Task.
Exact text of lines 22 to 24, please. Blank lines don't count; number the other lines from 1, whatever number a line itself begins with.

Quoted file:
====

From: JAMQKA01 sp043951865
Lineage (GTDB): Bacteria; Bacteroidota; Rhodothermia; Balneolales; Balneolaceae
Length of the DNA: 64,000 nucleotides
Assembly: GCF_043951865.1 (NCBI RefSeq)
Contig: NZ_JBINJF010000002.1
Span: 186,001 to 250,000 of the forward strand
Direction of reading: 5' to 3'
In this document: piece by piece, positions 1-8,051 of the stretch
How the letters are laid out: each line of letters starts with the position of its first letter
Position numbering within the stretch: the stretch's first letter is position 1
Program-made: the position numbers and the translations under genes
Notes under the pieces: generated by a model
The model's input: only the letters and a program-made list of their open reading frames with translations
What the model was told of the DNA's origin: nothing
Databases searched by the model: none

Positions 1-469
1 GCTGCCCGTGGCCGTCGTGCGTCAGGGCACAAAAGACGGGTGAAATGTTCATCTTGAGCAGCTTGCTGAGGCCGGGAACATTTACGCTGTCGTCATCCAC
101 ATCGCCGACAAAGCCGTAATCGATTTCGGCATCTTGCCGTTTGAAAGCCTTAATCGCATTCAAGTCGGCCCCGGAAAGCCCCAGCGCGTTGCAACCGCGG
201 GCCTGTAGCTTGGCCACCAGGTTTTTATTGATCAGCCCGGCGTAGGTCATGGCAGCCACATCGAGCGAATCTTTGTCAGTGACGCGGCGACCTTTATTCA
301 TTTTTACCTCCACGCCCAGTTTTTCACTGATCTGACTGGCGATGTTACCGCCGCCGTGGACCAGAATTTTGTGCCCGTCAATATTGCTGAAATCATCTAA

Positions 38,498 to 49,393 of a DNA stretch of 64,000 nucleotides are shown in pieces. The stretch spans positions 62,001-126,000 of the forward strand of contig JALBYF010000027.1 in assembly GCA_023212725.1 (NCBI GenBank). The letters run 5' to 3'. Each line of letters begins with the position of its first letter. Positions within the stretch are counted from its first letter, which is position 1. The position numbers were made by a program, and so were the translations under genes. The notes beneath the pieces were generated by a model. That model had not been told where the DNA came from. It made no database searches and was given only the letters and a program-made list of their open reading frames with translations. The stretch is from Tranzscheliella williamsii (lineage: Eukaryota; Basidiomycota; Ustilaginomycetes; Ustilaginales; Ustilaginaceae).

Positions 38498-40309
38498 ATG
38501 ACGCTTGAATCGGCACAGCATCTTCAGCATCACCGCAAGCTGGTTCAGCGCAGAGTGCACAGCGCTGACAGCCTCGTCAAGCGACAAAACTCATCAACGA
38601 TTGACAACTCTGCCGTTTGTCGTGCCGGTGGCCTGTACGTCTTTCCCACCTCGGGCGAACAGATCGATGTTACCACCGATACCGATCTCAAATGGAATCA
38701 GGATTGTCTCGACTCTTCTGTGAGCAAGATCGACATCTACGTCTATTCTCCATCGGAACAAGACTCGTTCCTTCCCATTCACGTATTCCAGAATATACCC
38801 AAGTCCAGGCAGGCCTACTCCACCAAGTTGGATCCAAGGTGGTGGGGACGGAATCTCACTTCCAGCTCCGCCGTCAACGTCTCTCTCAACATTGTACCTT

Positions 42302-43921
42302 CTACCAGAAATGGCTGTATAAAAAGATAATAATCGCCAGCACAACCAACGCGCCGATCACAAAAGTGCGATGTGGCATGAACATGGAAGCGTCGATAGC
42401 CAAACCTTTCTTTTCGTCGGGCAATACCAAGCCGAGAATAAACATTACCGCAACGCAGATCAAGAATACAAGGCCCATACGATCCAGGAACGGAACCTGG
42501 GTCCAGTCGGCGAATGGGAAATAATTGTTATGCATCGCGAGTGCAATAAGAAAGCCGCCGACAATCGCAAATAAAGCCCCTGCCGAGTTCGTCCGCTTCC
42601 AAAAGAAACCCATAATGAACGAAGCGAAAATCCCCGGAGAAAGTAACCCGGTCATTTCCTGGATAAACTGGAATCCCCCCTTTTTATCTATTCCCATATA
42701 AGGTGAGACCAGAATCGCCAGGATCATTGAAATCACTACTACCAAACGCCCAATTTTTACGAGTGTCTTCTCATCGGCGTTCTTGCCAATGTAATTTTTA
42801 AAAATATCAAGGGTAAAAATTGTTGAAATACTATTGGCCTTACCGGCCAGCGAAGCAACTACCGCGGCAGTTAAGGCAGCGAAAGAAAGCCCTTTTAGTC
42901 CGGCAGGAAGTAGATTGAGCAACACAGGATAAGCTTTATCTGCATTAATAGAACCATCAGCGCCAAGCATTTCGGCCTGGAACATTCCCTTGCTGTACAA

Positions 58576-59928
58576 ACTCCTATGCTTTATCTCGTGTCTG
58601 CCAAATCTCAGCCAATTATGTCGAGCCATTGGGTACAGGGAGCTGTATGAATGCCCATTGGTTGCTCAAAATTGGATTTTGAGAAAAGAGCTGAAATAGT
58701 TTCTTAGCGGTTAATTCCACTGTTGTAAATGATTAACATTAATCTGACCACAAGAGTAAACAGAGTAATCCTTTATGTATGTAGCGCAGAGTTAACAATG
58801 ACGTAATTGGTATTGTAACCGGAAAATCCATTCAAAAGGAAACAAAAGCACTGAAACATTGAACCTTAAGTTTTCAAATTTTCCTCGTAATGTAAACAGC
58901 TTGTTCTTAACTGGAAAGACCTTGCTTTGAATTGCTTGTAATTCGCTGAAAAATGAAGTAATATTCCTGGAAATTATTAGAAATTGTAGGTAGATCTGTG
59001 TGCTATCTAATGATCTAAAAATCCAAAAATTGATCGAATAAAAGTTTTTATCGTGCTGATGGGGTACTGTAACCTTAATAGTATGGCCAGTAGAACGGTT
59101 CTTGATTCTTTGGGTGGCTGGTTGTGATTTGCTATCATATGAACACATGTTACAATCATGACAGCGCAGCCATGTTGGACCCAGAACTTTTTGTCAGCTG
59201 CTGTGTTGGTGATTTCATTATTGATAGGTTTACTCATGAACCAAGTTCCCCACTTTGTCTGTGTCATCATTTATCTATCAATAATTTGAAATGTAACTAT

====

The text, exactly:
Positions 38498-40309
38498 ATG
38501 ACGCTTGAATCGGCACAGCATCTTCAGCATCACCGCAAGCTGGTTCAGCGCAGAGTGCACAGCGCTGACAGCCTCGTCAAGCGACAAAACTCATCAACGA